Sony QX10 And QX100, Smart Lenses That Turn Phones Into True Cameras

Sony QX10 And QX100, Smart Lenses That Turn Phones Into True Cameras

by Ravi Singh
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Smartphones have cameras. But they’re mostly garbage when compared to a dedicated camera. Besides the Lumia 1020, of course. The cameras on smartphones have tiny image capture sensors and low-quality glass, the sum of which equals pictures that are just good enough — not impressive. It’s convenience over quality.

Enter the Sony QX10 and QX100 lens camera.

This system is more than just a lens. The QX10 and QX100 also pack an image sensor, thus allowing for much higher quality photographs. They simply clip onto a smartphone and communicate wirelessly.

The $250 QX10 features a 1/2.3-inch 18-megapixel sensor paired with an f/3.3-5.9 lens. The $500 QX100 has a high-quality 1-inch 20.2-megapixel Exmor R sensor and a f/1.8-4.9 Carl Zeiss lens. This line is based on fantastic Sony point-and-shoot cameras with the QX10 looking most like the WX150 and the QX100 grabbing most of the RX100m2′s magic.

The QX10 and QX100 are essentially two thirds of a camera. Each lens camera clips onto a phone and communicates through WiFi or NFC. Or, they can act as a wireless camera. They also have a microSD and Memory Stick slot, tripod mounts and include optional clips for the back of phones. The remaining bit is your phone, acting as the viewfinder, shutter trigger, and backup storage. And that makes a lot of sense.

Think about it: Point and shoot cameras still sell in large numbers because they hit a sweet spot of portability and quality. They still lack communication, though. Pictures are stored on a memory card. The photos need to be dumped to a computer. That’s a hassle. And doesn’t make for timely sharing.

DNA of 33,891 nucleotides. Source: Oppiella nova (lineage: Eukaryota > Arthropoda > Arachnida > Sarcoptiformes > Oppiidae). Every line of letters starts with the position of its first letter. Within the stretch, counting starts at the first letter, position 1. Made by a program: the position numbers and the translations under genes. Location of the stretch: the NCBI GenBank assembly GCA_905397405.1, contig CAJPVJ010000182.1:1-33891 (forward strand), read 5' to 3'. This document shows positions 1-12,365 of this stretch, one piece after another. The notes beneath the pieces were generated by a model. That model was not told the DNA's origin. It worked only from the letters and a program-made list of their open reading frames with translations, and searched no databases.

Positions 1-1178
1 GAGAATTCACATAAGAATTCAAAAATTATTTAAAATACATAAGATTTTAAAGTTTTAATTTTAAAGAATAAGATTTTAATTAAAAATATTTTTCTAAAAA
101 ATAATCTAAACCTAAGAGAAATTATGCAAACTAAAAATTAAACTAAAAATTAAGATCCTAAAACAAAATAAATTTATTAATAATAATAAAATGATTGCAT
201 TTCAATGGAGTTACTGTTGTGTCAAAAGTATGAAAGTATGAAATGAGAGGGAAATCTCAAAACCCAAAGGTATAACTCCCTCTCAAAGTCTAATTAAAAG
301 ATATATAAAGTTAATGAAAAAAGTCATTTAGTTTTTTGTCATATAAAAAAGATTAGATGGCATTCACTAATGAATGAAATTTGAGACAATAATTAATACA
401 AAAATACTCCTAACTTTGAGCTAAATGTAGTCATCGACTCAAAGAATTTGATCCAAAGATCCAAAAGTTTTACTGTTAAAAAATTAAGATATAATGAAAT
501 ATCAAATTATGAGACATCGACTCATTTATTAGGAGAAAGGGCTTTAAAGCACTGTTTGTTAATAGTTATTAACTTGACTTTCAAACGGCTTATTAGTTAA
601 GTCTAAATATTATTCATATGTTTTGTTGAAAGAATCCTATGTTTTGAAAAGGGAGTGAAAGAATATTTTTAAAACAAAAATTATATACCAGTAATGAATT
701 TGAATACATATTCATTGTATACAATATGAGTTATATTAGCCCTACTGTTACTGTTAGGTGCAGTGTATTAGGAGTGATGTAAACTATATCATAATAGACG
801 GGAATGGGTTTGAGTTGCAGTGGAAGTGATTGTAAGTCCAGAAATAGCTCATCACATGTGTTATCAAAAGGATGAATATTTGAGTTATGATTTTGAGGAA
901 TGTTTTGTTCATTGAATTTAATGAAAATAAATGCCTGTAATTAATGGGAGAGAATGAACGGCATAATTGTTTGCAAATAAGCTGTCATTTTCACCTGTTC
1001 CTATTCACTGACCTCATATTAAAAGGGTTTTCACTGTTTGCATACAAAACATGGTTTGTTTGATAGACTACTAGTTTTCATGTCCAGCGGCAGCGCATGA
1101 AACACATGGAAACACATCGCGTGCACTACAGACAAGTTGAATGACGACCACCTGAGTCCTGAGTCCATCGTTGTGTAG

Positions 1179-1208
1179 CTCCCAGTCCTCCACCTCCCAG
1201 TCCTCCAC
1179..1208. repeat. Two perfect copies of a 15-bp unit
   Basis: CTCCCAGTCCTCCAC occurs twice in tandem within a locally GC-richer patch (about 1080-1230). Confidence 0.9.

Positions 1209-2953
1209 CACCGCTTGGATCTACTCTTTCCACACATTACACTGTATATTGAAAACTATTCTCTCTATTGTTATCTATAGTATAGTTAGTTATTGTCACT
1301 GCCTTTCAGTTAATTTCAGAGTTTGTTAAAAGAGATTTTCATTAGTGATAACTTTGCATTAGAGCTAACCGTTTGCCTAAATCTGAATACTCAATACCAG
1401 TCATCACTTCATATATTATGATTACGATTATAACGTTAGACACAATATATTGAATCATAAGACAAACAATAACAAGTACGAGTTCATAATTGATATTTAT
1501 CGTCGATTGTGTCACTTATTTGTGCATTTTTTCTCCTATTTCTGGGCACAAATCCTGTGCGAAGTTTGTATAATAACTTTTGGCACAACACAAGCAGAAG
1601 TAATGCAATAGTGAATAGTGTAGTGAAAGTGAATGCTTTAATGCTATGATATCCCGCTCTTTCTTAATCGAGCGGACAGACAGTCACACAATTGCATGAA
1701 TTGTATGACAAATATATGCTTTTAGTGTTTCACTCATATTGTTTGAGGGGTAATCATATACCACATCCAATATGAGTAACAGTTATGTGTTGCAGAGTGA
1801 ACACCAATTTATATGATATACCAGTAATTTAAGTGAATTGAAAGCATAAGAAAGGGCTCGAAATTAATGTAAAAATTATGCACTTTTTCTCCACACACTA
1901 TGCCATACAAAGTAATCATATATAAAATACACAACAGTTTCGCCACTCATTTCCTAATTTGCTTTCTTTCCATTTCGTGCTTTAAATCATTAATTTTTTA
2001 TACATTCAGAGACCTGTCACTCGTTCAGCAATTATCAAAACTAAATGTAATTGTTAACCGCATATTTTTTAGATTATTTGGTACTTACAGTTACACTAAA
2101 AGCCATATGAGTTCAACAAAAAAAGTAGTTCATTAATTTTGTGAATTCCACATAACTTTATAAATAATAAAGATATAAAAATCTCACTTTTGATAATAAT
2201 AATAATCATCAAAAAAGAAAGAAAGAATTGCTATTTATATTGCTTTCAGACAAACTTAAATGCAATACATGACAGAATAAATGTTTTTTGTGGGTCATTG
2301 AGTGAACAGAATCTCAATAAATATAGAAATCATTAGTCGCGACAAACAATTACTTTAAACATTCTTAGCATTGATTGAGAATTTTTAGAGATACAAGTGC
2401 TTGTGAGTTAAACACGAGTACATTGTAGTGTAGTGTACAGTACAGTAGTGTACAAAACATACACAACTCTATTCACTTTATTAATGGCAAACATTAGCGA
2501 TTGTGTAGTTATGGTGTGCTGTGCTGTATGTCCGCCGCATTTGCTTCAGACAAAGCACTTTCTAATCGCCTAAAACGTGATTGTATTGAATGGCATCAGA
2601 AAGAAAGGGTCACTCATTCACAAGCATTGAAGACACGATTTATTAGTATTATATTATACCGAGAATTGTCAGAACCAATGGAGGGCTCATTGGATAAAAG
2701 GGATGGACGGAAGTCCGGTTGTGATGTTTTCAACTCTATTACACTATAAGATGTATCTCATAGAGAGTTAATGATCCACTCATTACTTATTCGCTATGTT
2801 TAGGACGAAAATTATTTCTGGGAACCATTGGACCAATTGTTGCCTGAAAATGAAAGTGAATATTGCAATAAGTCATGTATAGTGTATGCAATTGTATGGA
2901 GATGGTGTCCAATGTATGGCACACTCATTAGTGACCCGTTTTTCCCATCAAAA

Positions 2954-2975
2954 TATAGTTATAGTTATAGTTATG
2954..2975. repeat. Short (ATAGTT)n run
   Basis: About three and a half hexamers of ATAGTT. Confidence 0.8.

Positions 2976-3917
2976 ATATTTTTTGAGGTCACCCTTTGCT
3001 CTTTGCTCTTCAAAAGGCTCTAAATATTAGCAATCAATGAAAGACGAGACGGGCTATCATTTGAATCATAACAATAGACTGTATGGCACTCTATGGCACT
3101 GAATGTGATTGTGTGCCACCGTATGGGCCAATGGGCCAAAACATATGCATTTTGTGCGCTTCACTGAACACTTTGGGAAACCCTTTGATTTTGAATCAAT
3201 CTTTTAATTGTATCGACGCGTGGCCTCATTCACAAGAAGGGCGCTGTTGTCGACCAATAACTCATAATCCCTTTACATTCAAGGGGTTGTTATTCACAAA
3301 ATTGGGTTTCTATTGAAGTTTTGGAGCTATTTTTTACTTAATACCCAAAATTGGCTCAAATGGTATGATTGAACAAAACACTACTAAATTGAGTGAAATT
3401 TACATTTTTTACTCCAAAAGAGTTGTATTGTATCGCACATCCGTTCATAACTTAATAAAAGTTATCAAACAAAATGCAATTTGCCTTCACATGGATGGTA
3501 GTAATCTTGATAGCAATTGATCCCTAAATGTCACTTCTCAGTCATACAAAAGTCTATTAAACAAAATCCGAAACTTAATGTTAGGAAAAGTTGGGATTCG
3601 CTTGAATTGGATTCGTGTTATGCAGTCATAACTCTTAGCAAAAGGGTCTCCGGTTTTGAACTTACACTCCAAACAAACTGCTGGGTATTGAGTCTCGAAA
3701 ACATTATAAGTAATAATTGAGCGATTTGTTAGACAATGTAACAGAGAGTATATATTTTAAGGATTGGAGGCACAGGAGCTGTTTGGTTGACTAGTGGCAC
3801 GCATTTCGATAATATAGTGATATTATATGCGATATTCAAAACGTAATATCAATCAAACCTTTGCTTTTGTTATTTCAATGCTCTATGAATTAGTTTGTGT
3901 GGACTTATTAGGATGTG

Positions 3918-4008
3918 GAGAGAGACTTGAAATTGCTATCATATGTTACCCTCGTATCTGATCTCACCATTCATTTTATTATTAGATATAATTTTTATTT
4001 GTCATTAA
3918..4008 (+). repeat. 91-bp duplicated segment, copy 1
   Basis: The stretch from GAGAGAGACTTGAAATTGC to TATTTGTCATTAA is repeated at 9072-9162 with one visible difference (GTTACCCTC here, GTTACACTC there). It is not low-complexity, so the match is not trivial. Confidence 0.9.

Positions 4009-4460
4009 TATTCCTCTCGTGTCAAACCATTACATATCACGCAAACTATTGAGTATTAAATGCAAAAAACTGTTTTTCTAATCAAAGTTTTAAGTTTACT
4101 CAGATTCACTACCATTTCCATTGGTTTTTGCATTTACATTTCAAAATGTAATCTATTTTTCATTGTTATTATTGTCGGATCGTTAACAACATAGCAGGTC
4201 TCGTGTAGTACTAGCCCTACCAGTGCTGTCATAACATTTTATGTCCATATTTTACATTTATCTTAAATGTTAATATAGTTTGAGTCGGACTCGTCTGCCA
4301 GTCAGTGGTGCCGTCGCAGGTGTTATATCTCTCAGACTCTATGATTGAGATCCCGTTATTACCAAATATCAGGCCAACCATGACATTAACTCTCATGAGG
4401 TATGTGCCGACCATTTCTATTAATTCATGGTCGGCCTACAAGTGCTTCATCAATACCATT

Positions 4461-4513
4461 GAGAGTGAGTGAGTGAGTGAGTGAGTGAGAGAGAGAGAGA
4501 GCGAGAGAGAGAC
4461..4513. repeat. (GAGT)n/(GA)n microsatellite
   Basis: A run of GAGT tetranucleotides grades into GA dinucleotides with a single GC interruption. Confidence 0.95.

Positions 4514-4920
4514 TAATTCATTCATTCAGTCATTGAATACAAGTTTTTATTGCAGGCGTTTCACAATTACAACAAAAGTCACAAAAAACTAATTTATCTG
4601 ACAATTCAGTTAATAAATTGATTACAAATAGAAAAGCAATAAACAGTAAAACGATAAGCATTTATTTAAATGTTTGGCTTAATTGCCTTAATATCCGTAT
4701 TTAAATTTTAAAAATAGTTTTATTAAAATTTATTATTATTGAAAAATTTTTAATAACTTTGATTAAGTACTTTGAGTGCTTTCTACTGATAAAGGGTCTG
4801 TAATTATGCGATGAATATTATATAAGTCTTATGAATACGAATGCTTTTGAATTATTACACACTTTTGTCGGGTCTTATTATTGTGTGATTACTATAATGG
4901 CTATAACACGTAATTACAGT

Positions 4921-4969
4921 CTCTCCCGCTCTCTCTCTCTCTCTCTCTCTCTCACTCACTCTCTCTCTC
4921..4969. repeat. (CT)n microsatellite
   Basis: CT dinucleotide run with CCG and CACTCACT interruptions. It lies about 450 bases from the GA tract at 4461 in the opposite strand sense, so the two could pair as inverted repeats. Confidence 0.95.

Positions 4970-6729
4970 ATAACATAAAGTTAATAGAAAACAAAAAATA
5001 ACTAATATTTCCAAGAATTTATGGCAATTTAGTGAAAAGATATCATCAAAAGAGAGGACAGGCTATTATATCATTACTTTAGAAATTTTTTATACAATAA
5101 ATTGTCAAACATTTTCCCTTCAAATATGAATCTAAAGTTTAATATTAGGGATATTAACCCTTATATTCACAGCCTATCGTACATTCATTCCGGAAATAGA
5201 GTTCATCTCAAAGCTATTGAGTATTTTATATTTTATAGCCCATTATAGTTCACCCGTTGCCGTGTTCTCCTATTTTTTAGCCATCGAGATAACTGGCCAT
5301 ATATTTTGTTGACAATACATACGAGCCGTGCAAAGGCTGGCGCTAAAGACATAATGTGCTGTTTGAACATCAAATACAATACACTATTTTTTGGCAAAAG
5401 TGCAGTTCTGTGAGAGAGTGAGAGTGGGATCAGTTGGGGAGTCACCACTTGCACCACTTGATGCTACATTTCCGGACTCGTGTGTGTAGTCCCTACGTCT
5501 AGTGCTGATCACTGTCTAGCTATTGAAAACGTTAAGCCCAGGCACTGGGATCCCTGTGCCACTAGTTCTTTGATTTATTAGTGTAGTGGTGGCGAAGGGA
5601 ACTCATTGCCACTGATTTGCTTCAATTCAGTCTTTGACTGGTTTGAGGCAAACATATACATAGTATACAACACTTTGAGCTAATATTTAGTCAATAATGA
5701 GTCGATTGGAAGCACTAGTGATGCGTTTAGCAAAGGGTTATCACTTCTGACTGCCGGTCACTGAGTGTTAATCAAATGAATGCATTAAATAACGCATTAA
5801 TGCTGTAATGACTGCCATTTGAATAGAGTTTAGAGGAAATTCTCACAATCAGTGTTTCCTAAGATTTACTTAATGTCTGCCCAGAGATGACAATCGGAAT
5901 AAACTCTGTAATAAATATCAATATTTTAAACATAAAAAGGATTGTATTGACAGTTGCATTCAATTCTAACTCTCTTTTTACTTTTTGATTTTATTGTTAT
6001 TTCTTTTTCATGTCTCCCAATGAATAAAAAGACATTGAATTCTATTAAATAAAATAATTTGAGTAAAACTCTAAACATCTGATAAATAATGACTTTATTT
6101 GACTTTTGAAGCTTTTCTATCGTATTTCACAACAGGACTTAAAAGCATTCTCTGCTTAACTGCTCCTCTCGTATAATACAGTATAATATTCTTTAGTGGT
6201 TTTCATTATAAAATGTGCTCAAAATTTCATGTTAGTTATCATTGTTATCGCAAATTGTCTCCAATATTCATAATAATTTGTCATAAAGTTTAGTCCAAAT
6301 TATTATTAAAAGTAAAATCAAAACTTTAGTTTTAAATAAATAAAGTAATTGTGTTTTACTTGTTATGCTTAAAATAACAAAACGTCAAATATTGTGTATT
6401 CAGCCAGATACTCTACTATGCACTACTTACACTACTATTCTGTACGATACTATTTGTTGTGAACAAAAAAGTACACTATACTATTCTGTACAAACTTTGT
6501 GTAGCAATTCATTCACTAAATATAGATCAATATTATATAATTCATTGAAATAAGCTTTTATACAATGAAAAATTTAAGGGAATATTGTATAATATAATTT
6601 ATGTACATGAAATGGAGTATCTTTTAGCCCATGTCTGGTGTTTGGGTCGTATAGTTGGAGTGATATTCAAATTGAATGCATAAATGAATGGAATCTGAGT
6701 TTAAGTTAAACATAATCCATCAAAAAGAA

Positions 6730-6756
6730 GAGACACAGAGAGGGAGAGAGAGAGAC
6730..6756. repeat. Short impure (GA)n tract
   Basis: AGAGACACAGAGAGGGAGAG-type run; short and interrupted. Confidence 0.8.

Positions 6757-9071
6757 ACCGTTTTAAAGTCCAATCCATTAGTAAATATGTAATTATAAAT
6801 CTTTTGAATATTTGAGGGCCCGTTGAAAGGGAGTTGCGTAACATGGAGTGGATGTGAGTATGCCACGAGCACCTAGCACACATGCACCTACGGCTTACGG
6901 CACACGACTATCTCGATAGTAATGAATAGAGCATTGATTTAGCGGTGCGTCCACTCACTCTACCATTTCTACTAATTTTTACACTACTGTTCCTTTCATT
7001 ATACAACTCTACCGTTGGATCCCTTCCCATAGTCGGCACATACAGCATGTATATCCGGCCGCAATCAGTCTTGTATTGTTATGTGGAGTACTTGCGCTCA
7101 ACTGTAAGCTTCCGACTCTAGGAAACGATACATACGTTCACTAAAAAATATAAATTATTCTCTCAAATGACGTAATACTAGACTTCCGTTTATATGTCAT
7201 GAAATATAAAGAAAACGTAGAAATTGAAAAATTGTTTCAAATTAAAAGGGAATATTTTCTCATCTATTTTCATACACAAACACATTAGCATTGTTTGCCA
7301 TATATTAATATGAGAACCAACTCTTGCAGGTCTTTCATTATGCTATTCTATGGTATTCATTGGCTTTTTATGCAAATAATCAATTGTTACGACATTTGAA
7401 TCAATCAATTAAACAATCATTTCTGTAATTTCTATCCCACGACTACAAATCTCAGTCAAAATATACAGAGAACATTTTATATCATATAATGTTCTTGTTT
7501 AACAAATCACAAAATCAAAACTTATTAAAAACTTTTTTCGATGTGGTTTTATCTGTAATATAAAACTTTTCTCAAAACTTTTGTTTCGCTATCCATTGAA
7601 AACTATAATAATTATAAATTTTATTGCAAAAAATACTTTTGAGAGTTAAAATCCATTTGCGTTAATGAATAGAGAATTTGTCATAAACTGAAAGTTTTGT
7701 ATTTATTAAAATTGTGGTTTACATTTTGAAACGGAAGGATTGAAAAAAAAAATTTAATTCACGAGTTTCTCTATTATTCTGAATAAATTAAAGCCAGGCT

With Sony’s new system, users have the ability to take high quality pictures and then share them through their smartphone. It’s the best of both worlds.

The QX10 and QX100 work with both Android and iOS phones. Sony built the products to be device-agnostic, thus increasing their shelve life and mass appeal.

As I pointed out yesterday, this has been done before. There are countless examples on Alibaba and eBay. and Fusion Garage (and CrunchPad engineer) Chandra Rathakrishnan announced the foto.sosho V.5 late last year. Thankfully it doesn’t appear to have ever hit the market. Thankfully. It was ludicrous and smelled of vapor from the start.

Sony likely doesn’t expect this product to be a mass hit, but there is definitely a market for it. Now Sony just has to convince consumers to ditch the pocket shooter, and carry a lens instead.

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